At this point we should be looking both at what is at stake in 2010, and at what the candidates have done to show they can effectively lead this state out of the doldrums caused by a governor who has made a “No New Taxes” pledge the unmoving focal point of his administration.
Minnesota needs to be able to respond quickly to the emerging needs of our state’s deteriorating infrastructure. Education and science are important tools for knowing how to approach the problems. So, what has Steve Kelley done to demonstrate leadership in using science and technology?
As a legislator and state senator, he recognized early on that emergency services and their support staff need to have the means to communicate across agencies quickly and effectively in order to respond to disasters. Steve told me about the project to secure frequencies for emergency radio channels. New York police and fire department officials had publicly stated that after the attacks on the World Trade Center, rescue efforts were hampered by the lack of cross-departmental radio communications. Changes to this infrastructure were recommended in the 9/11 Commission report. Many states and municipalities today have not improved their first responder communication systems.
It took several years to cut through the red tape, but a local system was firmly in place in time to assist the numerous rescue, fire and police departments in Minneapolis, Hennepin County and the State of Minnesota to coordinate emergency response when the 35W bridge collapsed in 2007.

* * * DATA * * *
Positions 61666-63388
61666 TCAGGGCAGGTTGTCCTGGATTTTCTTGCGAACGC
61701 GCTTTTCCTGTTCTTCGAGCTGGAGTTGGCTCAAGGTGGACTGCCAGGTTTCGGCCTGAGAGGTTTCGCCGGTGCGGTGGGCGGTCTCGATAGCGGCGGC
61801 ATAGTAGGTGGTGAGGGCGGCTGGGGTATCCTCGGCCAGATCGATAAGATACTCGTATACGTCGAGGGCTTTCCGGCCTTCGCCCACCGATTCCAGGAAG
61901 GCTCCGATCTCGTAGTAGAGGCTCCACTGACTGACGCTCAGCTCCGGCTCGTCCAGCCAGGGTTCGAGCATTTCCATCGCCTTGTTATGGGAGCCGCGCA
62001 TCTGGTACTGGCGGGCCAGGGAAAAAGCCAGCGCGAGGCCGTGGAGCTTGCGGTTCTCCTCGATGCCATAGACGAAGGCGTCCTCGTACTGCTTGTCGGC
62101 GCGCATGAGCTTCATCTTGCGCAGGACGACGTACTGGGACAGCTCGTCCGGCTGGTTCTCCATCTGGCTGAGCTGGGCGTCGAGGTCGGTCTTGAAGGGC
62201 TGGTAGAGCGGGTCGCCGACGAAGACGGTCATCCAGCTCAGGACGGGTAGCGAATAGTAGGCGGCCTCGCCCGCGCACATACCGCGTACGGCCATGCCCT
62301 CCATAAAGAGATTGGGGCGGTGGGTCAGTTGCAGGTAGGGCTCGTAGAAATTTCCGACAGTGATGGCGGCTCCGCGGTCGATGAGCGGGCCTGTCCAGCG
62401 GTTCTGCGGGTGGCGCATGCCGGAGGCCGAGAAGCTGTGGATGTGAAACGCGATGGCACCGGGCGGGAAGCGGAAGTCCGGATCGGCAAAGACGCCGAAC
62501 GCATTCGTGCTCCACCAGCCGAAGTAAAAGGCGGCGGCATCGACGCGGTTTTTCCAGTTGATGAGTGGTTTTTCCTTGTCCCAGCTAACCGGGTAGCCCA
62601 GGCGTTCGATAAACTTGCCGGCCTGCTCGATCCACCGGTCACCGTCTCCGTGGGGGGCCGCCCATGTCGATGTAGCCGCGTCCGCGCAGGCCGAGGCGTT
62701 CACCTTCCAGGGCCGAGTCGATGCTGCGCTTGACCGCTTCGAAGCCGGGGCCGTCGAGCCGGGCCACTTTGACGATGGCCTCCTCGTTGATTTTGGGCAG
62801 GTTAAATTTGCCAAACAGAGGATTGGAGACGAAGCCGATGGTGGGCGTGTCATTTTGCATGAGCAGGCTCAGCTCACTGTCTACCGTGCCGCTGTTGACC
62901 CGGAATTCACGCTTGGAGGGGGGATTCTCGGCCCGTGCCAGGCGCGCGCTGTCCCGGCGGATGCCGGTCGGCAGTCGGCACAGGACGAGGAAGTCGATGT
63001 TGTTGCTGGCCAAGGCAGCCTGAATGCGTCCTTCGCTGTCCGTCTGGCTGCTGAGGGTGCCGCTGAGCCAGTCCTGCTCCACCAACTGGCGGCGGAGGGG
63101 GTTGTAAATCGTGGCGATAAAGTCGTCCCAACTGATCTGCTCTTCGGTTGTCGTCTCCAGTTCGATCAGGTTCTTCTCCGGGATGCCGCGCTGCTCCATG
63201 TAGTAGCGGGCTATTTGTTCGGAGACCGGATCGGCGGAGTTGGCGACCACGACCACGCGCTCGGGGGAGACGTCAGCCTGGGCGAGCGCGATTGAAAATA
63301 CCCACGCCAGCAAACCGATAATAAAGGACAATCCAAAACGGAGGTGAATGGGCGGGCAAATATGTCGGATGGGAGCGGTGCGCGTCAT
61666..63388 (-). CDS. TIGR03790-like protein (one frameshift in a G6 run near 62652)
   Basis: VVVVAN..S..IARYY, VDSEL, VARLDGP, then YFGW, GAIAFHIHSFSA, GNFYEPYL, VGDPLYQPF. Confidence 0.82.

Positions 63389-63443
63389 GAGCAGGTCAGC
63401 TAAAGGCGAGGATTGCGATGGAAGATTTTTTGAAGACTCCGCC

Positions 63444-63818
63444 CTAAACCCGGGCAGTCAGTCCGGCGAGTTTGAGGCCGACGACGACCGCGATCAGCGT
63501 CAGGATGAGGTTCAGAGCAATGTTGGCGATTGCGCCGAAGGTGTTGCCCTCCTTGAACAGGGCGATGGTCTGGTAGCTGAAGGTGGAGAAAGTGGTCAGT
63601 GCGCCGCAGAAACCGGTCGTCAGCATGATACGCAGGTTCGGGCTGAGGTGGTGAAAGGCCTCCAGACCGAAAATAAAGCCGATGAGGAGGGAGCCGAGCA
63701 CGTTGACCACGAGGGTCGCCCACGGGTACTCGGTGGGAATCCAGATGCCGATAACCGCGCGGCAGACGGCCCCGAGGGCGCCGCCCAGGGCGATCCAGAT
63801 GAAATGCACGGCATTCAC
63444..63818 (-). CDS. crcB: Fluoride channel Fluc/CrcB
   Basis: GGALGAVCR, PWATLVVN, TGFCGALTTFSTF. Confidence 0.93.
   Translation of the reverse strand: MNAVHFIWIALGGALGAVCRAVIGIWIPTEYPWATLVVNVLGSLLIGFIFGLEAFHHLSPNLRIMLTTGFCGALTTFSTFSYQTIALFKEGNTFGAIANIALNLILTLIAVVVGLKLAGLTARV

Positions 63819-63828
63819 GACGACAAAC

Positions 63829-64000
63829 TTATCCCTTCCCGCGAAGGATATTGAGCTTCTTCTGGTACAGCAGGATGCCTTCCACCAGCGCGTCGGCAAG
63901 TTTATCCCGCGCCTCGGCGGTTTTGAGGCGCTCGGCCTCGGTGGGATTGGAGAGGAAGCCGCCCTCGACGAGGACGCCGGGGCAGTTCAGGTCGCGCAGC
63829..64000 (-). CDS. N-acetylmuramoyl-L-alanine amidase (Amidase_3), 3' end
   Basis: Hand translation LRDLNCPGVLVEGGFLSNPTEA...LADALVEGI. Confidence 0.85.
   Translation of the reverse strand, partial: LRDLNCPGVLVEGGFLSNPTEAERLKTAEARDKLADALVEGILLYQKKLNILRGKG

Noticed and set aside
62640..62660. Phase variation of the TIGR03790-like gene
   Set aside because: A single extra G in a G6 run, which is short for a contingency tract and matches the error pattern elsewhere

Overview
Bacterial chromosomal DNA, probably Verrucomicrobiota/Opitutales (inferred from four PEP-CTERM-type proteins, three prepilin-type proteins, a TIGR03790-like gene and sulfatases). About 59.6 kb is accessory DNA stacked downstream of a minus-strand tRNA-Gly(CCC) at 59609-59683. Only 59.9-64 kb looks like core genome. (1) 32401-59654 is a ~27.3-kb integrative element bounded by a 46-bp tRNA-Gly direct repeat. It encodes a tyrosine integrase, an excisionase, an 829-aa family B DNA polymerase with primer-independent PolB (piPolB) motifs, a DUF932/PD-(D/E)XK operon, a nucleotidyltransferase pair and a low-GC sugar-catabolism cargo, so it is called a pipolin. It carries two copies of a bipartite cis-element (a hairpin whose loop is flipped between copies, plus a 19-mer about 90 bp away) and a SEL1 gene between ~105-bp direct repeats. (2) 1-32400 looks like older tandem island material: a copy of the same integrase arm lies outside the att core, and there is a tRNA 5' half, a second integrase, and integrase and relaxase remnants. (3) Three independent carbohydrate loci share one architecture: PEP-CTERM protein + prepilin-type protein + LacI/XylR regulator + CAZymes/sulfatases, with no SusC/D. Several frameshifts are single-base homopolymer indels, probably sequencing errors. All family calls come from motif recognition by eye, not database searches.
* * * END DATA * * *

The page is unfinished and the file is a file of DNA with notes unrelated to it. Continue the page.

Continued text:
The other major piece of legislation that Kelley was able to work through and see made into law is the one he is most proud of creating. This is the medical “Adverse Event Reporting System.” Patient protection is enhanced by monitoring these issues, and the legislation has enabled sites such as this one at the Minnesota Department of Health. What Kelley found most notable is that other states and even the federal government are now using Minnesota’s program as a model for developing their own reporting and procedures.
For Minnesota’s future, Kelley has promoted innovative programs to creatively reward and support schools and teachers. He thinks that QComp’s incentive programs measure the wrong types of progress. Both he and Sophie deplore the idea that because of the increased reliance on standardized testing, teachers are finding that they have less room for creative learning that builds on “learning how to learn.”
At this point in the conversation, Sophie looked at her watch. It was getting late and she had to leave for another meeting. So Steve and I chatted a bit more about plans and politics, each of us saying just enough, and not too much, about our own thoughts about the future.
With two trips to Pizza Nea under my belt, I can give the restaurant a “thumbs up.” I’d do the same for Steve and Sophie Kelley, but that would give the appearance of a bias….
Pizza Nea is at 306 E. Hennepin Avenue, Minneapolis, Minnesota. Neapolitan cuisine and a cozy atmosphere.
This entry was posted on Monday, May 4th, 2009 at 6:18 am and is filed under Food, Mike Haubrich, Politics, The Candidates. You can follow any responses to this entry through the RSS 2.0 feed. Both comments and pings are currently closed.